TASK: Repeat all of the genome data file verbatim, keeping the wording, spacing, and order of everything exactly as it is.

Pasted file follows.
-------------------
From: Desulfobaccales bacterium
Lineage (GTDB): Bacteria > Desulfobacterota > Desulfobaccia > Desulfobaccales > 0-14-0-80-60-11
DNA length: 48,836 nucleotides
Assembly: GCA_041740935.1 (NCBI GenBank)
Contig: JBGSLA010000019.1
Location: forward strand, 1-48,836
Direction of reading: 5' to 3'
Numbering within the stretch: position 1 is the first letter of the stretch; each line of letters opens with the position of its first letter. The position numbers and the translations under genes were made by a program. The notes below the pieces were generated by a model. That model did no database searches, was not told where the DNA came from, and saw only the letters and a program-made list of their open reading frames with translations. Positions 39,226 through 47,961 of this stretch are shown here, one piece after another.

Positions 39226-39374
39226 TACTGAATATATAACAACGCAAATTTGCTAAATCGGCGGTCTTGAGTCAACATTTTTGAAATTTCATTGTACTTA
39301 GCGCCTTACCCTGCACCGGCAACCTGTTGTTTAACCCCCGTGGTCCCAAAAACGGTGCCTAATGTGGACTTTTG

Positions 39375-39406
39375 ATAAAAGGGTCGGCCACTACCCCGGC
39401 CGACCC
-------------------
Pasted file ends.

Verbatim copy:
From: Desulfobaccales bacterium
Lineage (GTDB): Bacteria > Desulfobacterota > Desulfobaccia > Desulfobaccales > 0-14-0-80-60-11
DNA length: 48,836 nucleotides
Assembly: GCA_041740935.1 (NCBI GenBank)
Contig: JBGSLA010000019.1
Location: forward strand, 1-48,836
Direction of reading: 5' to 3'
Numbering within the stretch: position 1 is the first letter of the stretch; each line of letters opens with the position of its first letter. The position numbers and the translations under genes were made by a program. The notes below the pieces were generated by a model. That model did no database searches, was not told where the DNA came from, and saw only the letters and a program-made list of their open reading frames with translations. Positions 39,226 through 47,961 of this stretch are shown here, one piece after another.

Positions 39226-39374
39226 TACTGAATATATAACAACGCAAATTTGCTAAATCGGCGGTCTTGAGTCAACATTTTTGAAATTTCATTGTACTTA
39301 GCGCCTTACCCTGCACCGGCAACCTGTTGTTTAACCCCCGTGGTCCCAAAAACGGTGCCTAATGTGGACTTTTG

Positions 39375-39406
39375 ATAAAAGGGTCGGCCACTACCCCGGC
39401 CGACCC